Building a Better Race: Gender, Sexuality, and Eugenics from the Turn of the Century to the Baby Boom (Google eBook)

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University of California Press, 2001 - Science - 233 pages
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Wendy Kline's lucid cultural history of eugenics in America emphasizes the movement's central, continuing interaction with popular notions of gender and morality. Kline shows how eugenics could seem a viable solution to problems of moral disorder and sexuality, especially female sexuality, during the first half of the twentieth century. Its appeal to social conscience and shared desires to strengthen the family and civilization sparked widespread public as well as scientific interest. Kline traces this growing public interest by looking at a variety of sources, including the astonishing "morality masque" that climaxed the 1915 Panama Pacific International Exposition; the nationwide correspondence of the influential Human Betterment Foundation in Pasadena, California; the medical and patient records of a "model" state institution that sterilized thousands of allegedly feebleminded women in California between 1900 and 1960; the surprising political and popular support for sterilization that survived initial interest in, and then disassociation from, Nazi eugenics policies; and a widely publicized court case in 1936 involving the sterilization of a wealthy young woman deemed unworthy by her mother of having children. Kline's engaging account reflects the shift from "negative eugenics" (preventing procreation of the "unfit") to "positive eugenics," which encouraged procreation of the "fit," and it reveals that the "golden age" of eugenics actually occurred long after most historians claim the movement had vanished. The middle-class "passion for parenthood" in the '50s had its roots, she finds, in the positive eugenics campaign of the '30s and '40s. Many issues that originated in the eugenics movement remain controversial today, such as the use of IQ testing, the medical ethics of sterilization, the moral and legal implications of cloning and genetic screening, and even the debate on family values of the 1990s. "Building a Better Race" not only places eugenics at the center of modern reevaluations of female sexuality and morality but also acknowledges eugenics as an essential aspect of major social and cultural movements in the twentieth century.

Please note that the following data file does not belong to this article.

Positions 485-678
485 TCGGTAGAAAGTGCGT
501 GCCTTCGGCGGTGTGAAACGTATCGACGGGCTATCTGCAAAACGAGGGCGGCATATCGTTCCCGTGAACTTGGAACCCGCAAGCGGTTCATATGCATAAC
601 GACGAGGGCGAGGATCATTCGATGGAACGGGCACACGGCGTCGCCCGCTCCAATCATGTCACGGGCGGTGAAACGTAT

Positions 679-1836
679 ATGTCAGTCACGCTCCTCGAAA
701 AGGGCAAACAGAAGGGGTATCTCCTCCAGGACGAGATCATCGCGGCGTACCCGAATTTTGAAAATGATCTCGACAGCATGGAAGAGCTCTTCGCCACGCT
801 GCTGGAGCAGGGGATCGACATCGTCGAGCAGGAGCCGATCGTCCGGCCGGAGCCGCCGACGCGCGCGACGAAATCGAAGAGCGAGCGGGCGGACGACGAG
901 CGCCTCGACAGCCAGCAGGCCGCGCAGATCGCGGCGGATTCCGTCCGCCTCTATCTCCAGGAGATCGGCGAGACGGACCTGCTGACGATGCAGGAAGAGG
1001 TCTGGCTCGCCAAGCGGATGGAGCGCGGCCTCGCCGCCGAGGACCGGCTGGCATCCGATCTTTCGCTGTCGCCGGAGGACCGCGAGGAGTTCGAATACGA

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Contents

Motherhood Morality and the Moron The Emergence of Eugenics in America
7
From Segregation to Sterilization Changing Approaches to the Problem of Female Sexuality
32
Sterilization without Unsexing Eugenics and the Politics of Reproduction
61
A New Deal for the Child Ann Cooper Hewitt and Sterilization in the 1930s
95
Marriage Is Not Complete without Children Positive Eugenics 19301960
124
Building a Better Family
157
Notes
165
Selected Bibliography
197
Index
209
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Page 13 - ... the more suitable races or strains of blood a better chance of prevailing speedily over the less suitable than they otherwise would have had.
Page 5 - Work that uses race as a central category does not necessarily need to be about black women.

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About the author (2001)

Wendy Kline is Assistant Professor of History at the University of Cincinnati.

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